MBL Myths That Hurt Small Businesses

August 16, 2013 at 7:56 am 2 comments

imagesHow bad are things out there for the small business owner looking for a loan?  Improving, but still bad.  What’s more, things aren’t going to get much better any time soon.

Don’t take my word for it.  According to an excellent analysis released by researchers at the Federal Reserve Bank of Cleveland yesterday, recent declines in small business lending not only reflect the continued impact of the Great Recession, but “also. . . longer-term trends in financial markets.  Banks have been exiting the small business loan market for over a decade.  This realignment has led to a decline in the share of small business loans in banks’ portfolios.”  According to the researchers, the fraction of small business loans of $1 million or less in banks’ portfolios has dropped from 51% in 1998 to 29% today.

What do they think is behind this systemic decline?  First, consolidation has reduced the number of small banks but more provocatively, they suggest that increased competition in the banking sector has made banks concentrate on attracting bigger, more profitable loans at the expense of small business loans.  To steal a line from investment banking, it takes just as much time to put together a small deal as a big one.

Whenever credit unions put on a serious press for increasing the MBL cap, they are inevitably confronted with the testimony of an earnest mid-Western community banker whose family has sponsored the local Little League team in Pleasantville for the last five generations.  He explains to Congressmen that he would love to offer more small business loans, but that small businesses simply aren’t asking for them.  The MBL cap, he argues, won’t increase the number of business loans but simply add to the competitive pressures of God-fearing, tax-paying community bankers, who, by the way, are represented by one of the most politically connected lobbying groups in DC.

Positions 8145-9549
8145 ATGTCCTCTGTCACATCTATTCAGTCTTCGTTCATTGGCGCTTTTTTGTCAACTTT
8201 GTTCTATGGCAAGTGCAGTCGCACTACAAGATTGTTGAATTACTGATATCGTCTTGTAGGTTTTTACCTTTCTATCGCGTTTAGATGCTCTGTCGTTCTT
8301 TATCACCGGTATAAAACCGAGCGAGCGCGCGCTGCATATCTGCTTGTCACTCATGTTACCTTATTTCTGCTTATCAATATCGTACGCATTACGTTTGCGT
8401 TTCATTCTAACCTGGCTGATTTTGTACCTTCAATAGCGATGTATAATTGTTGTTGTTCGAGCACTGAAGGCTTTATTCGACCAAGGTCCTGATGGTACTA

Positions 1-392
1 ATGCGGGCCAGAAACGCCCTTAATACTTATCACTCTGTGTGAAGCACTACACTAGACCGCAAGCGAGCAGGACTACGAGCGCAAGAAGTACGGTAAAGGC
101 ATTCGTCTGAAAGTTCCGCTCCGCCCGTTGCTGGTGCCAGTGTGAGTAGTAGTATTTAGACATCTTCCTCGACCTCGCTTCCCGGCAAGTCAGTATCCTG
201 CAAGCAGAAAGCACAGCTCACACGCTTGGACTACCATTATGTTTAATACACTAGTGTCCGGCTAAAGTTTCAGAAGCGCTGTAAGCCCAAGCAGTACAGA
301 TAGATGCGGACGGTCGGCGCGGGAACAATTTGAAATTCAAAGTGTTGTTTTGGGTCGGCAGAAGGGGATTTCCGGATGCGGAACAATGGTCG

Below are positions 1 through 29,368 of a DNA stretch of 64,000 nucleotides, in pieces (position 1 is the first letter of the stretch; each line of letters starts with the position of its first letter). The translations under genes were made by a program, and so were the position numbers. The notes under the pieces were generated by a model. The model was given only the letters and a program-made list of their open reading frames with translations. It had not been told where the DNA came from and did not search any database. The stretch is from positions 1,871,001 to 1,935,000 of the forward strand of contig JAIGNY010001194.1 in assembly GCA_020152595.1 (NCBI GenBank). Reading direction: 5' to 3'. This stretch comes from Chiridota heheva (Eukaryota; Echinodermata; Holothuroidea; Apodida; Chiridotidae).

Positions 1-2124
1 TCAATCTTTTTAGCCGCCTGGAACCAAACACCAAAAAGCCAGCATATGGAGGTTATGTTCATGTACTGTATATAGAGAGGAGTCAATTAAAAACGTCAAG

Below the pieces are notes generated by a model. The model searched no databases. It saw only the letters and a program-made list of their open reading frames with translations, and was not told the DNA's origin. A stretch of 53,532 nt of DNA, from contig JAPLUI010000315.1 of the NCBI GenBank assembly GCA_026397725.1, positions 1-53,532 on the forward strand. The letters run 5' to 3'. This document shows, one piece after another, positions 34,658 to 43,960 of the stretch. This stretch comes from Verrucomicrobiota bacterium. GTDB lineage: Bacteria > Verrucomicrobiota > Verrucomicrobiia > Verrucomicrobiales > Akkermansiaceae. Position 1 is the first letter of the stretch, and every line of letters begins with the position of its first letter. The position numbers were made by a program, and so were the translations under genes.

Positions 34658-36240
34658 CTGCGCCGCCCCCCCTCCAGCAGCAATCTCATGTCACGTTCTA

According to the researchers, the community bankers have the story half right.  There has been a decline in demand for small business loans as a result of a dramatic decrease in the number of small businesses.  The Great Recession did a number on the small entrepreneur.  However, even allowing for this fact, the researchers argue “lenders see small businesses as less attractive and more risky borrowers than they used to be.  Fewer small business owners have the cash flow, credit scores, or collateral that lenders are looking for.”

Now I am not trying to give banks a tough time for cutting back on small business lending.  A lot of this simply reflects basic economic reality.  But this is precisely why Congress should allow credit unions to make MBL loans free of the fear of running up against an arbitrary cap.  Small businesses specifically, and the American economy writ large, need a larger pool of potential lenders.  MBL reform is a simple, cost-effective way of achieving this goal.

On that note, have a great weekend.  I am sure you are all excited that the English Premier League is starting up again.  Seriously, you should give it a shot, contrary to popular belief soccer isn’t boring, it just looks that way.

Entry filed under: Advocacy, Economy. Tags: , , .

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Authored By:

Henry Meier, Esq., General Counsel, New York Credit Union Association.

The views Henry expresses are Henry’s alone and do not necessarily reflect the views of the Association.

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